Tag Archive: superwash

Nice Try

Blue and Cream

Silk tennis ball, anyone?


Behold my first attempt at creating a center-pull ball without the handy winder. I spent most of Saturday spinning the blue silk roving while sitting in on an all-day seminar, and the last thing I thought I would do was finish it. And, what do you know, I finished it after all. A good hour before the end of the seminar.
I had brought along another roving, and my drop spindle, but I didn’t want to try using the drop spindle because I was tired. The silk was between me and spinning time, so, I used the shaft of my drop spindle as an impromptu ball winder and spent the whole rest of my time there making this.

And, once I got home, I realized that I’m going to have to carefully unwind that whole ball onto two thread cones. If you do center pull with silk, the silk tends to collapse as you pull yarn out of the middle, resulting in tangles. I knew that, I just forgot it. It’s going to be a bit of a hassle, but I’m hoping the love of the colors will motivate me.

The Results Are In

Fall-Dyed Fleece

Fall-Dyed Fleece


The fall-colored fleece has scored pretty high on my “favorite self-dyed fluff” list. The camera turned the red a little magenta-y, but it’s pretty true. I can hardly wait to start carding it! Hurry up and dry!

I’m thinking I will separate the colors when I card it to try to maintain relatively clear color shifts. In fact, I may play around with how I put the fiber on the carders. I’m almost wishing I had dyed more fleece when I did, although I only dyed one of the silk hankies—and in order to keep the right silk-to-wool ratio, I had to use just twice as much wool as silk. Which meant two ounces of wool. So, come to think of it, I bet I did way more anyway. Dyeing both hankies would have been the simplest route to take, but I didn’t want to risk ruining both hankies if something went wrong.

Two New Colors

I got to play with the teal and periwinkle dyes. They became some rather nice samples, and I learned to not try to microwave-set a yard of yarn in a small glass jar with a whole teaspoon of dye solution by sticking it in the microwave for a minute.

Periwinkle Samples

Periwinkle Samples

Good thing it was superwash. Although it seems to have gotten fatter for some odd reason. Boiling must take off the superwash coating. The darker strand is the boiled one.

The one on the bottom is actually some of the Rebecca yarn, which I popped into the very hot, leftover dye water from the boiled superwash.

Can you see how the yarn almost looks like it’s glowing? It took me a bit to figure out why it was doing that. I think it’s because I just dunked the yarn in, gave it a couple seconds in the hot water, and pulled it out. The outer fuzzies dyed blue, but the core of the yarn is still cream. I may have to experiment with double-dyed yarns in the near future.

Red Roving, Red Roving

Here’s a little dyeing that snuck in under the radar. Four and a half ounces of who-know-what wool roving.

An Elegant Braid

An Elegant Braid

It had a distinctive yellow-golden color before dyeing. And thick! Oh my. The dye barely penetrated the whole batch, even after I pre-soaked it for at least a half hour. It was dyed using only Crimson and Chestnut. When it first came out of the pot it looked really pink in some areas, but either something happened or it grew on me, because it looks redder now.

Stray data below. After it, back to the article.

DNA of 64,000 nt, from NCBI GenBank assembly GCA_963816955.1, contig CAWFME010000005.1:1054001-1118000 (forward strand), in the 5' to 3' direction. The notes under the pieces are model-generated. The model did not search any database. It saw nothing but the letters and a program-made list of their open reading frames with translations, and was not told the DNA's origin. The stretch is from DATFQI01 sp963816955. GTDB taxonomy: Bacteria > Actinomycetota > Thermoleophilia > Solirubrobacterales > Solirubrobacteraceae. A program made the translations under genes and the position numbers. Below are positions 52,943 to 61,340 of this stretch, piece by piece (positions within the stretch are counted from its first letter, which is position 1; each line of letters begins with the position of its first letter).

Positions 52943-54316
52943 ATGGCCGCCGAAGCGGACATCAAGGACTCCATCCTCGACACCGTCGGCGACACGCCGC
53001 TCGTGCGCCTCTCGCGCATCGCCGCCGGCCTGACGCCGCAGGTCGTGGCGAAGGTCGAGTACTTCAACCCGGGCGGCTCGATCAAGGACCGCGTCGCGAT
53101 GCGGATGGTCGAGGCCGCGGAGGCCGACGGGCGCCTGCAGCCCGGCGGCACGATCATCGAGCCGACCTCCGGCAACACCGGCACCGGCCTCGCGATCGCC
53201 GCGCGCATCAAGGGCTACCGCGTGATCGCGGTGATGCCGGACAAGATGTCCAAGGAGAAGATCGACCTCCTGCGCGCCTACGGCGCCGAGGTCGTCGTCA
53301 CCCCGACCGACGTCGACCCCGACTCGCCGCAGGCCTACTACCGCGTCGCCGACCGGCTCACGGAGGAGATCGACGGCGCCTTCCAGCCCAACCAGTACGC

A Brief Interlude

Despite the progress I’ve made on the Rebecca wool, I don’t think I can get it all ready to go in the next two weeks. I’m up to nine spindle-fulls, though!

ninespoolsjpg

So, I decided to take a quick break from Rebecca and tackle the Gawain batt.

A Blank Canvas

Look what arrived in the mail! A pile of yarn skeins eagerly waiting to see what color they’ll become. The possibilities are endless.

Blank Yarn from KnitPicks

Blank Yarn Knit Picks

That’s two skeins of merino worsted weight, a skein of merino lace weight, a skein of superwash merino DK weight, and a skein of superwash merino worsted weight. Fun fun fun! I’m eager to try out some new color combinations.

Flamenco

I couldn’t wait to start spinning up the “Flamenco” superwash merino and silk blend that I got from the Sanguine Gryphon. I’m using my lighter drop spindle on top whorl. I just love the richness of the colors. Wool/silk blends are rapidly becoming my favorite. They draft like butter! This will probably become the standard, three-ply light worsted weight. Unless it manages to talk me into making it a two-ply sport weight. The single on the spindle is crying to be lace!

Spun Single

Spun Single

It Called Me. I Heard It.

SAFF purchase details: Post #7

The Sanguine Gryphon has lots of beautiful stuff. But this particular batt told me I was taking it home. No arguments.

The Gawain Batt

The Gawain Batt


It’s three ounces of superwash merino and silk bliss. I am so happy with it. I could just sit there and pet it all day.

Another Night Of Dyeing

My aunt bought me 220 yards of worsted weight (at least I thought it was worsted weight. Closer investigation revealed it to be much closer to sport weight), Superwash Merino before she left, and I just finished dyeing it. (And some washed wool that happened to fall into a pot.)

Pink and Blue Merino

Pink and Blue Merino


The colors turned out much brighter than I thought it would, but I like it. This was made using the colors Sky Blue and Pink. We got the yarn at The Yarn Garden. A very nice shop.

Then I wanted to do the wool in brown, tan, cream, and turquoise.

Carders and Wool

Well, the carders arrived yesterday and they were a bit more beat up than I thought they would be. (In appearance, at least.) We gave them a good cleaning, and my dad is going to help me straighten some of the hooks out and rehydrate the leather that the hooks are embedded in.

Antique Carders

Antique Carders